Etymology
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intercede (v.)
1570s, "to come between in space or time" (obsolete); c. 1600, "to interpose on behalf of another," a back-formation from intercession, or else from Latin intercedere "intervene, come between, be between" (in Medieval Latin "to interpose on someone's behalf"), from inter "between" (see inter-) + cedere "to go" (from PIE root *ked- "to go, yield"). Related: Interceded; interceding.
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intercessor (n.)
"one who pleads or intervenes on behalf of another," late 15c., from a specific Christian use of Latin intercessor "one who intervenes, a mediator," agent noun from intercedere (see intercede). Related: Intercessory.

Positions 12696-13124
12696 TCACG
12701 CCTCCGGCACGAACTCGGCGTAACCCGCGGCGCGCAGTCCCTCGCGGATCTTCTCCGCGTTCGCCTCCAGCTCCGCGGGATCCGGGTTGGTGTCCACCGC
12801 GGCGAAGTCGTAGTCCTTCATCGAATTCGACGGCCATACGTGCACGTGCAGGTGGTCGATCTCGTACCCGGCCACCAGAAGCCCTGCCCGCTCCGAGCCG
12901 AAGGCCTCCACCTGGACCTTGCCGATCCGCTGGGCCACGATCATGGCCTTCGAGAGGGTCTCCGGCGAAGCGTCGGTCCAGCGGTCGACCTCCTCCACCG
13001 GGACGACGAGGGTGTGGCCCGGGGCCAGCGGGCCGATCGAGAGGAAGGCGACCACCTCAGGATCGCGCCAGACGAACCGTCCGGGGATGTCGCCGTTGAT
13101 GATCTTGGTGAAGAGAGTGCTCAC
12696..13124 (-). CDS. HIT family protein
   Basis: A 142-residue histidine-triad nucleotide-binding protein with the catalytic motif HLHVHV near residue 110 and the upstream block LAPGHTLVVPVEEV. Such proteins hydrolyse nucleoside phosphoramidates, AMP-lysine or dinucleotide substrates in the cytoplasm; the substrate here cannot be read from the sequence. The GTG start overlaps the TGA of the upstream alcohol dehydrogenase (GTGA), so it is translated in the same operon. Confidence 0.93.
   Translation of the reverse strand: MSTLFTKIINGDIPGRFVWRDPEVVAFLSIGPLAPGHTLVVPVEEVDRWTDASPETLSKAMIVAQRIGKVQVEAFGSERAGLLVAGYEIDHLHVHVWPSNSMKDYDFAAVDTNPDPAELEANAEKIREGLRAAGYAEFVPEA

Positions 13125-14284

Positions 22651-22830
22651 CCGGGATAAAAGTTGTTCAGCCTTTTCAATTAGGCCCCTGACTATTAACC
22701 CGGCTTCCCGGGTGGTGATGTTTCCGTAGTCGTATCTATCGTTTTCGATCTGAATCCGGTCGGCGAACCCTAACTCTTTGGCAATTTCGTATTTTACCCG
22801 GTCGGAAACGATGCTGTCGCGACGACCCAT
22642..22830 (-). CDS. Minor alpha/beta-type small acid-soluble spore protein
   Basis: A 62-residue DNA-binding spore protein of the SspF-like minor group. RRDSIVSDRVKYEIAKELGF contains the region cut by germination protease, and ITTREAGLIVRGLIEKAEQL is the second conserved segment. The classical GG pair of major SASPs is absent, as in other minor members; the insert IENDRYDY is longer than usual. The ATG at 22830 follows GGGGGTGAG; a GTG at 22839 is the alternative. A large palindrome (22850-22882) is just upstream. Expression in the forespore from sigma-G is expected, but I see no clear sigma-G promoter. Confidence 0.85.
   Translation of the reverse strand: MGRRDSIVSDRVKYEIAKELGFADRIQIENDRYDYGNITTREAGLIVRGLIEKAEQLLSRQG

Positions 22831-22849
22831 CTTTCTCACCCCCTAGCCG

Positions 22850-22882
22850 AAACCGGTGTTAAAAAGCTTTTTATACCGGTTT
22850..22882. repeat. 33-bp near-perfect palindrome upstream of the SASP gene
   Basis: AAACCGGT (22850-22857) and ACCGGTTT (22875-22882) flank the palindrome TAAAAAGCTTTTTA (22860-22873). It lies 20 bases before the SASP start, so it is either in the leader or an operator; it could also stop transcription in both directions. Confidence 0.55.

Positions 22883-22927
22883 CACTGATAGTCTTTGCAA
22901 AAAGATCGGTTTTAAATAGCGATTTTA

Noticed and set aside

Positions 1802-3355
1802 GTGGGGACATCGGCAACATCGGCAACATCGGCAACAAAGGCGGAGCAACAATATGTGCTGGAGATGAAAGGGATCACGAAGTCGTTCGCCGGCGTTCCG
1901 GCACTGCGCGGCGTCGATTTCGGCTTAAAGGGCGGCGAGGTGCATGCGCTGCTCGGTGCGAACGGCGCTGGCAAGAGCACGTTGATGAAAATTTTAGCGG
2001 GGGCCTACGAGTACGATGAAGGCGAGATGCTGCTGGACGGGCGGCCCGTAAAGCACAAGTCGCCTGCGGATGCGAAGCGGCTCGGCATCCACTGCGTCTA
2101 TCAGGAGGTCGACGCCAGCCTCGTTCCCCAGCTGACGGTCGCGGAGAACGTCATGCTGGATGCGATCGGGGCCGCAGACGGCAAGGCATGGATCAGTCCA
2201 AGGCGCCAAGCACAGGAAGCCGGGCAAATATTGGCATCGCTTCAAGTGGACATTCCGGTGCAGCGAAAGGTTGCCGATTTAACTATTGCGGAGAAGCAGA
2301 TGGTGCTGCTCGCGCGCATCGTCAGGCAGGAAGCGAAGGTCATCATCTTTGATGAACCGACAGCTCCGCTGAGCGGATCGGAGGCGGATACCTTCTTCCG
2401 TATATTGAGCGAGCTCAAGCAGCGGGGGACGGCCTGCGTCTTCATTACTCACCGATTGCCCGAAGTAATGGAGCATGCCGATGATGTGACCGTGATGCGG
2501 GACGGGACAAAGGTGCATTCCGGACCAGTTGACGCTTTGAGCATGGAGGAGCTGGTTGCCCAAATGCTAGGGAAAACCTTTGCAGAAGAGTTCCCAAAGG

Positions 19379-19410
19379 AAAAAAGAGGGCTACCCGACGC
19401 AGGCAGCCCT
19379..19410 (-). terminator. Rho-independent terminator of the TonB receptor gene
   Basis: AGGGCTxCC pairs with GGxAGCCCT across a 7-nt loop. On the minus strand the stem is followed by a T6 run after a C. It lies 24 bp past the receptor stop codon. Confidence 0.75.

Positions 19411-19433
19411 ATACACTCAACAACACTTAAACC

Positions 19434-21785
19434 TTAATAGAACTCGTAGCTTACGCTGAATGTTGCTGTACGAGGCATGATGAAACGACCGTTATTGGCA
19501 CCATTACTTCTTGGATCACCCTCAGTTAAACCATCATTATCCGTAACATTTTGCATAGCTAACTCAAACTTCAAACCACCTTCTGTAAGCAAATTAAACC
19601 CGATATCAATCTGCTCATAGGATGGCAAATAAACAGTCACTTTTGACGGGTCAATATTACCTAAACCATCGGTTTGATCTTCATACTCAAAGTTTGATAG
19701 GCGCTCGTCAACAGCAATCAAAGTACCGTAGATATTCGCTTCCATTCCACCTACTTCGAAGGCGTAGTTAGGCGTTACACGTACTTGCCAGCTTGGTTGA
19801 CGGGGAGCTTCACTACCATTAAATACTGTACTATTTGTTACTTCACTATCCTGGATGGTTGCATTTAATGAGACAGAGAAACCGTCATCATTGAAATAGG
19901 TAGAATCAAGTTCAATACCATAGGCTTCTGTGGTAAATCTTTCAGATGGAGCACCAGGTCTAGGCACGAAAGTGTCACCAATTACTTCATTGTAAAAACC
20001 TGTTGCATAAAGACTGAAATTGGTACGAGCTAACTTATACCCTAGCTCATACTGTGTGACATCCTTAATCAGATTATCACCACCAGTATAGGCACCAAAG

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intercession (n.)
early 15c., "act of interceding;" c. 1500, "intercessory prayer, a pleading on behalf of oneself or another," from Latin intercessionem (nominative intercessio) "a going between, coming between, mediation," noun of action from past participle stem of intercedere "intervene, come between, be between" (in Medieval Latin "to interpose on someone's behalf;" see intercede). The sense "pleading on behalf of another" developed in Christianity.
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*ked- 
Proto-Indo-European root meaning "to go, yield."

It forms all or part of: abscess; accede; access; ancestor; antecede; antecedent; cease; cede; cession; concede; decease; exceed; excess; incessant; intercede; necessary; precede; predecessor; proceed; recede; recess; recession; secede; secession; succeed; success.

It is the hypothetical source of/evidence for its existence is provided by: Sanskrit sedhati "to drive, chase away;" Avestan apa-had- "turn aside, step aside;" Latin cedere "to yield, give place; to give up some right or property," originally "to go from, proceed, leave;" Old Church Slavonic chodu "a walking, going," choditi "to go."
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